It is worth noting that the identification of miR164 in the stress-induced library from this study might be related to the disruption of chlorophyll content. In a previous report, miR164 was found to regulate chlorophyll breakdown during leaf senescence in Arabidopsis thaliana [34,35] by targeting the no apical meristem, ATAF ½ and cup-shaped cotyledon (NAC) transcription factor involved in chlorophyll catabolism. Similarly, in this study, the chlorophyll content of C. sorokiniana grown under stress-induced conditions was reduced by 80% compared to cultures grown under normal conditions [3]. These findings demonstrate a possible correlation between the predicted function of the identified miRNA and the morphological study.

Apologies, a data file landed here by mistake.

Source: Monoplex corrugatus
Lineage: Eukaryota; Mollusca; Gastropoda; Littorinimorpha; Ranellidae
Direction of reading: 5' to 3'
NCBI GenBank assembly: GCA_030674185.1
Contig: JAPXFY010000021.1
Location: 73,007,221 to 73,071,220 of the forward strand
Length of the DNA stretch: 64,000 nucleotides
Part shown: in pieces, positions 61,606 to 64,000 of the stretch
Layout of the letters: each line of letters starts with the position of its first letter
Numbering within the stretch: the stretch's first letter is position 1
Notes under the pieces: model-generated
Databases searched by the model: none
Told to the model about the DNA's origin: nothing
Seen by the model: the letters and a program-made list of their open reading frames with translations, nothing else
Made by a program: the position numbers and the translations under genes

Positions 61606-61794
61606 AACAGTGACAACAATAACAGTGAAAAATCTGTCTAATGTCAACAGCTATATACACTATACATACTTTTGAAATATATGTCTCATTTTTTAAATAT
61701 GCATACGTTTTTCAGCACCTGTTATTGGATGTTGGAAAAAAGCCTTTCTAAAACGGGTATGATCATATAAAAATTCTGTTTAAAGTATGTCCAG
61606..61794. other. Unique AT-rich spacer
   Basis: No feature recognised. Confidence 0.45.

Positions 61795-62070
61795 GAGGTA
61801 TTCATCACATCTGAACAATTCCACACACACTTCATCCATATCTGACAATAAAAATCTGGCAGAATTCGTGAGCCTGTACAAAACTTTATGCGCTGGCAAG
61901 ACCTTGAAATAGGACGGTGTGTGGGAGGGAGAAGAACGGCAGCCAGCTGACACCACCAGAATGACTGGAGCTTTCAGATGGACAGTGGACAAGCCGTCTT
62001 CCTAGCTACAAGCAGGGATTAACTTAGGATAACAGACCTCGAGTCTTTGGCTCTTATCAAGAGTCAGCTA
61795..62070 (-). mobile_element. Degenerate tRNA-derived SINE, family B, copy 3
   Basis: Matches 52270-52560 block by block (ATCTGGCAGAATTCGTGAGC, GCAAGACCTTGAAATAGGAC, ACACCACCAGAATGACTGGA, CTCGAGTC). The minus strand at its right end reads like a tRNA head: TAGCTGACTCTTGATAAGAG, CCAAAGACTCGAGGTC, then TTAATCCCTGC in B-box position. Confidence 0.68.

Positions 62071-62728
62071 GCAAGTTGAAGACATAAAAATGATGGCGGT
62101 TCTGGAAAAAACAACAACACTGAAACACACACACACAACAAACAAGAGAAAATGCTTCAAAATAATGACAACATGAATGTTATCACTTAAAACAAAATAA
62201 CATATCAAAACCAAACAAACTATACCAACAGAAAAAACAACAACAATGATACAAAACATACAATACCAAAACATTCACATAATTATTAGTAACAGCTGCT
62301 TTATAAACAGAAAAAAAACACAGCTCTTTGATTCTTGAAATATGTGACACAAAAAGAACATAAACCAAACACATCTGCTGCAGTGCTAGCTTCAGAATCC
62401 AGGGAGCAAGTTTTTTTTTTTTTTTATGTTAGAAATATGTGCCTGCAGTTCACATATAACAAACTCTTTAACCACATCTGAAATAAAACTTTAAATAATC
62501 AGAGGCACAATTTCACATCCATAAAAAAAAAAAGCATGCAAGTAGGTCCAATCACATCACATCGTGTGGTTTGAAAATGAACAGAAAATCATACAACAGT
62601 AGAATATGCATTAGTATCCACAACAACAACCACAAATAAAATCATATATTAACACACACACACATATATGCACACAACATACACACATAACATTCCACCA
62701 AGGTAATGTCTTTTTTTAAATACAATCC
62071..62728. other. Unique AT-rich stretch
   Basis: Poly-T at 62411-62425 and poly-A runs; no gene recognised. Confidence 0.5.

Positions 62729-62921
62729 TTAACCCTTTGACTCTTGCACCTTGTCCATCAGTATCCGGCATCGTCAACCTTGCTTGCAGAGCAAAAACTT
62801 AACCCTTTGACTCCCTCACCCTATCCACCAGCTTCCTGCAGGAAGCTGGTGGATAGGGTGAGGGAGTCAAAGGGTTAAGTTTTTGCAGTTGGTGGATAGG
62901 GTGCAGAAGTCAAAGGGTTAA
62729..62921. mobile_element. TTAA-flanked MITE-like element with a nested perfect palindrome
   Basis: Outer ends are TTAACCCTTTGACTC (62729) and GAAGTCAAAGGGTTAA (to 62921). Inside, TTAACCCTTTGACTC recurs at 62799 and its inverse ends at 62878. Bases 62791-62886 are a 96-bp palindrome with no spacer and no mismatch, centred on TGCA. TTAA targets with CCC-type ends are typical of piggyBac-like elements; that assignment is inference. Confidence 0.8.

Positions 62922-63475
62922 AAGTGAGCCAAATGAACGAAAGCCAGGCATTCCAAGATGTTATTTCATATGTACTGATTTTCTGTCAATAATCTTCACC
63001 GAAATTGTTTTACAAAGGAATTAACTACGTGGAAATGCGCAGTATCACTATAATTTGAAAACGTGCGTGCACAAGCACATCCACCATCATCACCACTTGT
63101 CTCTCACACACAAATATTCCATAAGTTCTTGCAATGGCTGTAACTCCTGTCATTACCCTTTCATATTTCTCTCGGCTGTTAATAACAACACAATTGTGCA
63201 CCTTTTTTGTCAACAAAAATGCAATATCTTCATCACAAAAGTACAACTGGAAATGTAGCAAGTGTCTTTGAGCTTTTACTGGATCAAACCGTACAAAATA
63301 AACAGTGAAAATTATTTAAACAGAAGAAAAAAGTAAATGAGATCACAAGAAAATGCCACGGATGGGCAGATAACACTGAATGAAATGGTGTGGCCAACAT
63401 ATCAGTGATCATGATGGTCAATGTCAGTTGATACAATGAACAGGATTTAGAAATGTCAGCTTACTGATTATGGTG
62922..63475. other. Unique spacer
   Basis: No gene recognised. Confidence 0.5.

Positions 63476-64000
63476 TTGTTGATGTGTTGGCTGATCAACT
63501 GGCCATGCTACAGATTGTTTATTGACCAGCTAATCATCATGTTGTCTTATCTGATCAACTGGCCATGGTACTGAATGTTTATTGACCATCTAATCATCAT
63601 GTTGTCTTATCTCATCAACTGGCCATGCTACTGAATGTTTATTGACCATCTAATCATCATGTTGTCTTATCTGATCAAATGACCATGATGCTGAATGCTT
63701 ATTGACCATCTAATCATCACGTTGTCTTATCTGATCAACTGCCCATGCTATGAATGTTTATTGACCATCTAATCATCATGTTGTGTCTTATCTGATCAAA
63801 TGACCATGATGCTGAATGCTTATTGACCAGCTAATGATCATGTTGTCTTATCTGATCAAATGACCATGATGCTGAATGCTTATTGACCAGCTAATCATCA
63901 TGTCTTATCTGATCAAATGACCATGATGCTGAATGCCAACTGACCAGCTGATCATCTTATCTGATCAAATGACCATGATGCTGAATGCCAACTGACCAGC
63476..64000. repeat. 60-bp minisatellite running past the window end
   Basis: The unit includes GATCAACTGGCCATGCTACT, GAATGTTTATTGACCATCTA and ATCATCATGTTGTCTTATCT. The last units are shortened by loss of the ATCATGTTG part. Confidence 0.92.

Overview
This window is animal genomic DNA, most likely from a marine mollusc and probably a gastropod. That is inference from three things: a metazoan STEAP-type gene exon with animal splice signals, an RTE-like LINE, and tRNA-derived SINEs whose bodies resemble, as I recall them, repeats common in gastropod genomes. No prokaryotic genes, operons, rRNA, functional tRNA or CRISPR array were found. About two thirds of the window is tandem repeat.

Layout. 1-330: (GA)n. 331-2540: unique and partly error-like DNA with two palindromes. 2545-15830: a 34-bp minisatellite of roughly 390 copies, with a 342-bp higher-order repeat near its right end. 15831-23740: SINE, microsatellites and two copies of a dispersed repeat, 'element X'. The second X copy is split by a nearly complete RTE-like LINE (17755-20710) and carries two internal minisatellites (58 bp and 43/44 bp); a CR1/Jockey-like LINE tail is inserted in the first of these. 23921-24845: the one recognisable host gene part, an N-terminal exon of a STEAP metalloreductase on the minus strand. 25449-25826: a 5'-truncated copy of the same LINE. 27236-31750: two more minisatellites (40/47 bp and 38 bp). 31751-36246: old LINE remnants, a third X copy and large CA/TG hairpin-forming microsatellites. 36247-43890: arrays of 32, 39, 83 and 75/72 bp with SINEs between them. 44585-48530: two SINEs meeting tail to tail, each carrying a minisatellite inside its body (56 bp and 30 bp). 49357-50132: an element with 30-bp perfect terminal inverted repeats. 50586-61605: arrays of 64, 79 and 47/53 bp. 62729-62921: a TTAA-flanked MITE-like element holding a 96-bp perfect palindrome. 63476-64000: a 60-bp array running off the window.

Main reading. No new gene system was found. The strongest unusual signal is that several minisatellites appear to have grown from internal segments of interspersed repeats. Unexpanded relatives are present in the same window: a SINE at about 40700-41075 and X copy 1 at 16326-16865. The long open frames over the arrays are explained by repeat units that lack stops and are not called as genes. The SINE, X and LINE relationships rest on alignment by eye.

Other interesting miRNAs found in this study were predicted to have similar functions to miRNAs involved in regulating lipid biosynthesis in higher organisms, such as animals and plants. miR148a identified from the stress-induced library, which is highly expressed in hepatic tissue of mouse and human, is responsible for alteration of total cholesterol (TC), low-density-lipoprotein-cholesterol (LDL-C), and triglycerides (TAGs) in blood [36]. It was reported that miR148a is involved in regulating the expression of carnitine palmitoyltransferase 1 (CPT1A), a central regulator of mitochondrial fatty-acid β-oxidation [37]. Meanwhile, in oil-producing plants such as oil palm and rapeseed, miR156, miR159, miR166, miR167, miR172, and miR397 were identified in regulating lipid metabolism [38,39]. miR156 and miR397 in oil palm plants are known to regulate fatty-acid synthesis in plastids and the transport of fatty acyl-ACP from plastids to the endoplasmic reticulum by targeting acetyl-CoA carboxylase 1 (ACC1), long-chain acyl-CoA synthetase 9 (LACS9), LACS4, and enoyl-ACP reductase (ENR). In rapeseed plants, miR156 and miR167 are involved in the regulation of oil content during seed development and maturation by targeting SPL and the adenosine diphosphate ribosylation factor (ARF) family. miR172 from rapeseed plants targets the zinc finger protein associated with fatty-acid synthesis and metabolism. The other miRNAs, such as miR396 identified in the stress-induced library, were reported to target a conserved domain of GRF and the WRC (Trp, Arg, Cys) domain, which contains a functional nuclear localization signal and a putative zinc finger motif [40]. This miRNA plays regulatory roles in plant growth and development, as well as the responses to various environmental stresses [41,42]. This is in agreement with the current study, in which higher numbers of miR396 were identified in the stress-induced library, namely, miR396a, miR396c, miR396d, and miR396o, as compared to only miR396b identified in the normal library.